Reading through papers and online sources about radio galaxies, I kept stumbling across a term--a "decade" of the electromagnetic spectrum. Radio galaxy emission encompasses "11 decades of the EM spectrum". Or this quote from NASA:

Astronomers have made observations of electromagnetic radiation from cosmic sources that cover a range of more than 21 decades in wavelength (or, equivalently in frequency or energy)!


What exactly does this term correspond to?

Note: I used the tag because of the context, but I am not sure if the unit can be used outside of the field. Feel free to edit away!


From 10Hz to 100Hz is a decade (on a logarithmic axis this is $10^2$ to $10^3$).

  • $\begingroup$ Thanks for the quick response! So a decade is 10^(x) to 10^(x+1) range? When they say "11 decades" they mean that radio galaxies emit light with wavelengths from (for example, not sure if this is accurate) 10^(-1) m to 10^(10)m? $\endgroup$ – Joseph Farah Mar 15 '18 at 20:43
  • $\begingroup$ @JosephFarah yes. $\endgroup$ – DanielSank Mar 16 '18 at 2:06
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    $\begingroup$ Outside of log-scaled stuff like wavelengths and frequencies, you're much more likely to encounter the phrase "order of magnitude" to describe a 10x difference. However, it would be wrong (or at least, imprecise) to use that phrase for a log-scaled unit because an increase of 10x is "not a big deal" in that context (compared to a linear context where a 10x increase is a huge deal). $\endgroup$ – Kevin Mar 16 '18 at 3:02
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    $\begingroup$ Ok, it isn't a formal answer. However, from my point of view, sometimes a short examples is better than a long formal definition $\endgroup$ – MatMorPau22 Mar 16 '18 at 15:07
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    $\begingroup$ Examples are fine. Not explaining what in blazes you're talking about isn't. I couldn't make any sense of the example without reading the other answers. $\endgroup$ – jpmc26 Mar 16 '18 at 20:57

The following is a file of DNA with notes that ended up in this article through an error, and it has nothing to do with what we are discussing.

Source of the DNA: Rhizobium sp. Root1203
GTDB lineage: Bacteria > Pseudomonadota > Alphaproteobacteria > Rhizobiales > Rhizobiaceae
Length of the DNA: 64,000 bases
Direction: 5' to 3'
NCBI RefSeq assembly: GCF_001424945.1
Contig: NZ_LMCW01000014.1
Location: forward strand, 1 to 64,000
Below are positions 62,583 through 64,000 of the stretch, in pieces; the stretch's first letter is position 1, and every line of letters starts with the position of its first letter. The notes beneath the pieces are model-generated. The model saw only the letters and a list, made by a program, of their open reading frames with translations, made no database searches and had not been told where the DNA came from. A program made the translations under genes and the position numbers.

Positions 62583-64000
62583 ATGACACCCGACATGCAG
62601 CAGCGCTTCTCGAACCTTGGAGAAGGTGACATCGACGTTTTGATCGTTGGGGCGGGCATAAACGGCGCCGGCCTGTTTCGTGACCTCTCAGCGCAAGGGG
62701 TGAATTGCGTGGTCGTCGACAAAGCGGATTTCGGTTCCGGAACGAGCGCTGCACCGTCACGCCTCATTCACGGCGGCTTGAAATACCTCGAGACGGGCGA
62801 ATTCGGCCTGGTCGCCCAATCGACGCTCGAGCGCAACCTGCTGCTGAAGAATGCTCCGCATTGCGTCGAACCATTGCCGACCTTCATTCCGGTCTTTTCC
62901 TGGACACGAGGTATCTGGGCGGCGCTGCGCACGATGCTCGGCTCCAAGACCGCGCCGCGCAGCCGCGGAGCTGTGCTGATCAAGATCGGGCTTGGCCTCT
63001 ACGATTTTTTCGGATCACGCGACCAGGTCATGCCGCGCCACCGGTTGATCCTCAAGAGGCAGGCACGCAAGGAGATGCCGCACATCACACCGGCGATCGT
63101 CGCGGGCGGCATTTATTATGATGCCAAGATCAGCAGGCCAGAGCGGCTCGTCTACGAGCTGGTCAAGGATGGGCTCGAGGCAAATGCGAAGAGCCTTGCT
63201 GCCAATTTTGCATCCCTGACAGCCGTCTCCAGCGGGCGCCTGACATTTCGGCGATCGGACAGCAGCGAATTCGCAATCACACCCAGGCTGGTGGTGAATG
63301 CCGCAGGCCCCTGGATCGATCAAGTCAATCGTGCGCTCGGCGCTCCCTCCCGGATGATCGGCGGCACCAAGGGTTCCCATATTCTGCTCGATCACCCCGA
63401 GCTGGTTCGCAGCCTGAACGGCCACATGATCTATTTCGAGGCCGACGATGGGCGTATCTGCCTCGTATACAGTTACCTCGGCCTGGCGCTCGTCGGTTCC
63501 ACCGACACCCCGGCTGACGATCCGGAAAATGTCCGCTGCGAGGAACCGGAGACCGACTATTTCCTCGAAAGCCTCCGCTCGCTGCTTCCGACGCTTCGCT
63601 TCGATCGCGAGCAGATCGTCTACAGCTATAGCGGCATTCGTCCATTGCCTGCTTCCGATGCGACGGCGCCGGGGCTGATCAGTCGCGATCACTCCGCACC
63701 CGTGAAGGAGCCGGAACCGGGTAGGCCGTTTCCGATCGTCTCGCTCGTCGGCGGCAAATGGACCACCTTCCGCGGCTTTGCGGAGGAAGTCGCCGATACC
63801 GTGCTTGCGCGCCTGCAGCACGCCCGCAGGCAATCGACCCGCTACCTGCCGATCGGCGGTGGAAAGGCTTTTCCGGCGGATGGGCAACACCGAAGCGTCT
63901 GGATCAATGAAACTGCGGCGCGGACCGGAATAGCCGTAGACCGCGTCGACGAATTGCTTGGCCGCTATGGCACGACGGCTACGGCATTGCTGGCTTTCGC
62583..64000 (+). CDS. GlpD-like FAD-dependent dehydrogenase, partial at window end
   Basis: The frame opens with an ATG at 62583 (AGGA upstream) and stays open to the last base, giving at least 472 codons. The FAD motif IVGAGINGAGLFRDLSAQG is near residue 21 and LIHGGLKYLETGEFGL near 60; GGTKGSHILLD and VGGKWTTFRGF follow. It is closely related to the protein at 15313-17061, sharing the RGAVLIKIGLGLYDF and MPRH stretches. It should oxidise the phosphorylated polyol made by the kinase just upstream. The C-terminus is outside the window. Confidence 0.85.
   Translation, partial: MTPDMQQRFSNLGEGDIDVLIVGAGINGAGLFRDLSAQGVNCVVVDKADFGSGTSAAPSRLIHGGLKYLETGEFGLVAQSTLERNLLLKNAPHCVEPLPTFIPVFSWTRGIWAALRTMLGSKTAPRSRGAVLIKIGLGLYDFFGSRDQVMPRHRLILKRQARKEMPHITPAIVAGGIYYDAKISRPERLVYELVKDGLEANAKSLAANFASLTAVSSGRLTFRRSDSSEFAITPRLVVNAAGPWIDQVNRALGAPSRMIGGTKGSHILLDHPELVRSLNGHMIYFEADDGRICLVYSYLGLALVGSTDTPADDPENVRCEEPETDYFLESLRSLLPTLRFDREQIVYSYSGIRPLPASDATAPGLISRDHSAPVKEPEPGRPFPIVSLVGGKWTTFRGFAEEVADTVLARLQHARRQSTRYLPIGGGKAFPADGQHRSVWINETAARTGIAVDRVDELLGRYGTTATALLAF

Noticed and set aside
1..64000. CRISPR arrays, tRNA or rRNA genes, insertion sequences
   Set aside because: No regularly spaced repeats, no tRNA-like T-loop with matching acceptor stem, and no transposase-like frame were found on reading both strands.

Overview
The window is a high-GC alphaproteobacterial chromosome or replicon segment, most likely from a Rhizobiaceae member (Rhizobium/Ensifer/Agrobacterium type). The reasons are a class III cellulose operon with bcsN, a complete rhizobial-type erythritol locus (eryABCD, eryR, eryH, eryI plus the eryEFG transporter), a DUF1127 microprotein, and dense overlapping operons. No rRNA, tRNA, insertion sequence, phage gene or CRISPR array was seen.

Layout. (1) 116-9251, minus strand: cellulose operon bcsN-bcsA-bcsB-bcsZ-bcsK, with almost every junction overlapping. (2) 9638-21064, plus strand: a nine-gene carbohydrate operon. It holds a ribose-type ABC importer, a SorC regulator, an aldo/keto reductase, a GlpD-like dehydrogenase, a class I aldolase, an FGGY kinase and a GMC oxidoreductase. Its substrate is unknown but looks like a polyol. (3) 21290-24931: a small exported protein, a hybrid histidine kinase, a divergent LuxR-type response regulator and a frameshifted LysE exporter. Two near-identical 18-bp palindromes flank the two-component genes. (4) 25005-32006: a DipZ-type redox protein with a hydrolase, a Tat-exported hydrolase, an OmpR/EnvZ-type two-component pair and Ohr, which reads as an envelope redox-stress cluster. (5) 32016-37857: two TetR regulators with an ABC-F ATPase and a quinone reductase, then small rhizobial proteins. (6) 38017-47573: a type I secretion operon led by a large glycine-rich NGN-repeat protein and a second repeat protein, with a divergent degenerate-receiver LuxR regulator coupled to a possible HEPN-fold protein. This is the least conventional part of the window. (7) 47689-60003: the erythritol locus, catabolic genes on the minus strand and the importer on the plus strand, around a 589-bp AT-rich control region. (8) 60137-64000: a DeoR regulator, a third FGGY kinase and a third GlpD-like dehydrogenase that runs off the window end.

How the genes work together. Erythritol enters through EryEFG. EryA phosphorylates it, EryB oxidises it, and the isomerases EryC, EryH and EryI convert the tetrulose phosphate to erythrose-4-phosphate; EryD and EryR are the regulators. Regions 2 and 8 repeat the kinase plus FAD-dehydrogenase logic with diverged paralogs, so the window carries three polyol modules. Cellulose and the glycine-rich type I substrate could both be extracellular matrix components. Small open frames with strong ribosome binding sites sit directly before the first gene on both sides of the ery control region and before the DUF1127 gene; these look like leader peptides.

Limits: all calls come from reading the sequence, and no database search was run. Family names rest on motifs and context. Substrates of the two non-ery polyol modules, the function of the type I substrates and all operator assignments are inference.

While many units are available for physical measurables, there are only a few that identify unitless variables, like ratios.

One is 'octave', meaning a factor of two (usually in frequency); another is 'decade', meaning a factor of ten. A third is bel, which grows a suffix from time to time, and indicates (almost always) a factor of ten in power. The tenth-of-a-bel, decibel, is denoted 'dB'.

Percent, parts-per-million, pH, are also unitless.

Any attempt to line-fit data on log/log or semilog plots will involve one or more axes being unitless, and give rise to phrases like 'dB per octave'. When your data is spread over a 100:1 range, it might look best on two-decade semilog paper.

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    $\begingroup$ Ahh...semilog paper. Great for feeding a chart recorder plugged to a transimpedance amplifier. Now just to find those punchcards so we can analyze the data. $\endgroup$ – J... Mar 16 '18 at 11:31
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    $\begingroup$ The kind of naming convention that makes “octave” a factor of 2, but “decade” a factor of 10, makes me cry of pain. $\endgroup$ – Emil Jeřábek Mar 16 '18 at 15:38
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    $\begingroup$ There are eight (diatonic) tones in a musical octave, not seven, @EmilJeřábek. Seven tones only gets you to the seventh scale degree, not to the octave. $\endgroup$ – Beanluc Mar 16 '18 at 16:50
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    $\begingroup$ @Beanluc Count with me: C=0 D=1 E=2 F=3 G=4 A=5 B=6 C=7. These are seven steps, not eight. $\endgroup$ – Emil Jeřábek Mar 16 '18 at 17:15
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    $\begingroup$ Seven steps, yes. Seven tones? Count again. The number of tones, not the number of steps, is why it's called an octave. $\endgroup$ – Beanluc Mar 16 '18 at 20:28

A decade is a factor of $10$, so it's a way of assigning a unit to the common logarithm ($\mathrm{log}_{10}$). It's also frequently assigned the unit symbol $\mathrm{dex}$.


protected by Qmechanic Mar 16 '18 at 13:03

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